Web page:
Wait, why do YOU like watching sports?
Chris: Ehh, I don't buy the noble-fan thing. It's lame to watch sports without a rooting interest.
I watch for two reasons: 1) It's a pleasant, addictive form of escapism that lets you feel like you're a part of something outside of your day-to-day life. 2) It's an opportunity to see extraordinary people do extraordinary things. I like getting to see what I've never seen before.
Ashley: Maybe you like the spectacle and I like the team. So that means in this instance, you're a great basketball fan, and I'm a great Spurs fan (with less than one whole season of Spurs fandom under my belt).
Chris: I want the Spurs to win! I'd just like to see them win in the most dramatic way possible.
Ashley: I would have liked to see them win it in a way that was equal parts dramatic and efficient. Partly because of how much stress-eating I was doing in front of my TV Tuesday night.
Chris: "Equal parts dramatic and efficient" is the best description of the Spurs I've ever read. But that's what I don't get: If you're not attached to the team, would the loss really be devastating to you? I feel like you'd shrug it off after a while.
Ashley: Oh, I would totally feel it more if I were a lifelong Spurs fan—just like my heart still hurts when I think about the men's final at Wimbledon in 2007. That's a memory I sort of wish I didn't have. But the fact is that, however nascent my fandom may be, I do feel like I have a team in this series. That makes it a little bit different from times when I watch NBA basketball with mild or no investment in it and can just watch, you know, "for the great basketball."
I guess for me, watching in the cuddly noble-sports-fan "just for the objectively great athletic achievements/entertainment" sense can only happen when I'm not actively pulling for one team to win and the other to lose and leave crying.
Chris: Oh, totally.
"I can't watch 'just for the objectively great athletic achievements or entertainment' when I'm actively pulling for one team to win and the other to lose and leave crying."
Ashley: So if you're really excited about Game Seven and I'm kind of dreading it—what's the difference between us as sports fans?
Chris: I think the difference is that I have a higher tolerance for disappointment. I've been hardened to the point that I won't be crushed unless the team that loses is a team I already love.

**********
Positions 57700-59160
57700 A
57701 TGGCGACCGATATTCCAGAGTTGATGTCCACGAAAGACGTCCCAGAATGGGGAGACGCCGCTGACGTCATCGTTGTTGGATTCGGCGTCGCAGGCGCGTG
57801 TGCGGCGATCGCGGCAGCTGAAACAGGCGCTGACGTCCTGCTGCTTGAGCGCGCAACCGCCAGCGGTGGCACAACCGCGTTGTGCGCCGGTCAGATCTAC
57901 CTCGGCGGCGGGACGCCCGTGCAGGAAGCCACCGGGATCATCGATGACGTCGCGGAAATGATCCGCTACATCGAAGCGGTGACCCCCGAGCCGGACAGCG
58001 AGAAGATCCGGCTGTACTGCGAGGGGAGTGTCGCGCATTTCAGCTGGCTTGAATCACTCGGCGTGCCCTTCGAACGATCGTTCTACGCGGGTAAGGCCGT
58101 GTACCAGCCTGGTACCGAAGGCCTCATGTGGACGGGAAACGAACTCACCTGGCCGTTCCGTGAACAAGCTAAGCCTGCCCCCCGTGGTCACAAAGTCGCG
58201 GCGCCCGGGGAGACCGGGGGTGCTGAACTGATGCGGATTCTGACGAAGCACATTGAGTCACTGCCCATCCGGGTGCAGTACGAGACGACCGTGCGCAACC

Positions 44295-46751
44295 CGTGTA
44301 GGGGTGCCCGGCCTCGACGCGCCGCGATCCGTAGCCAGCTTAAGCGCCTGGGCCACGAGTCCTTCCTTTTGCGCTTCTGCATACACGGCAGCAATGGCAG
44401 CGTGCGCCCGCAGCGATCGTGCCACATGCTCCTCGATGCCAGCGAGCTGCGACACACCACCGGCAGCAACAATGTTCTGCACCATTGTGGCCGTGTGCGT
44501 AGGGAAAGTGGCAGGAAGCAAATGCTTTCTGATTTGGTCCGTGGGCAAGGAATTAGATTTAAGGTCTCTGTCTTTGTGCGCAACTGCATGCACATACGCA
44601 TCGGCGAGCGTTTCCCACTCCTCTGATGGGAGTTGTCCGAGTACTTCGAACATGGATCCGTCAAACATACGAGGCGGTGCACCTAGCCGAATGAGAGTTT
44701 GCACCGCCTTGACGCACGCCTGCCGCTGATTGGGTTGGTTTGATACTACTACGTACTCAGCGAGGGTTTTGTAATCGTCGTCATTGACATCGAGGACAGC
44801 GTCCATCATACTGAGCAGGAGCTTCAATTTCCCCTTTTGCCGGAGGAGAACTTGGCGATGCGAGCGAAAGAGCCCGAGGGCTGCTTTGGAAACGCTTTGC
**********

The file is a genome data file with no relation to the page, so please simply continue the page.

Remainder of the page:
Ashley: You ARE a Cubs fan. Jaded.
Chris: Being a Cubs fan is the worst. What do you think?
Ashley: I think you're probably right. I'm scared of Game Seven because it could mean that the team I have this (yes, sudden and random) loyalty to got that close to triumph and then lost it to LeBron and the Monstars. And despite knowing that sometimes that happens—that sometimes, in sports, the "good guys" lose—I would have some sads about that.
Chris: Ha, Monstars. So it's too stressful to watch? Will you stop watching if it looks like the Spurs are gonna lose?
Ashley: I think stressful is the right word. By nature, a decider game or a decider set means somebody is about to come so close and then be so bitterly disappointed—and it may very well be my team. If I'm particularly invested, I have to fight the urge to just disengage and save myself the sadness. Which I think is probably representative of why I break out in hives when it gets to Game Seven.
Chris: That's so pessimistic!
Ashley: ... I dunno, is it?!
Chris: It is. You're Eeyore.
Ashley: That must be it.
Chris: Maybe you're just more sensitive than I am?
Ashley: Like I watch sports with my feelings? I do, that's true. Isn't that kind of what it's about, though? I feel like you're supposed to watch with your feelings.
Chris: I do too, in a different way. I don't enjoy watching people lose, but it adds depth and drama to sports. "Watching with your feelings" is the opposite of "watching for the sake of the game." I think we all do a bit of both.
Ashley: I may do both when I watch this next game. Or, I'll try. But if it's especially close, maybe I'll just watch partly from under a blanket.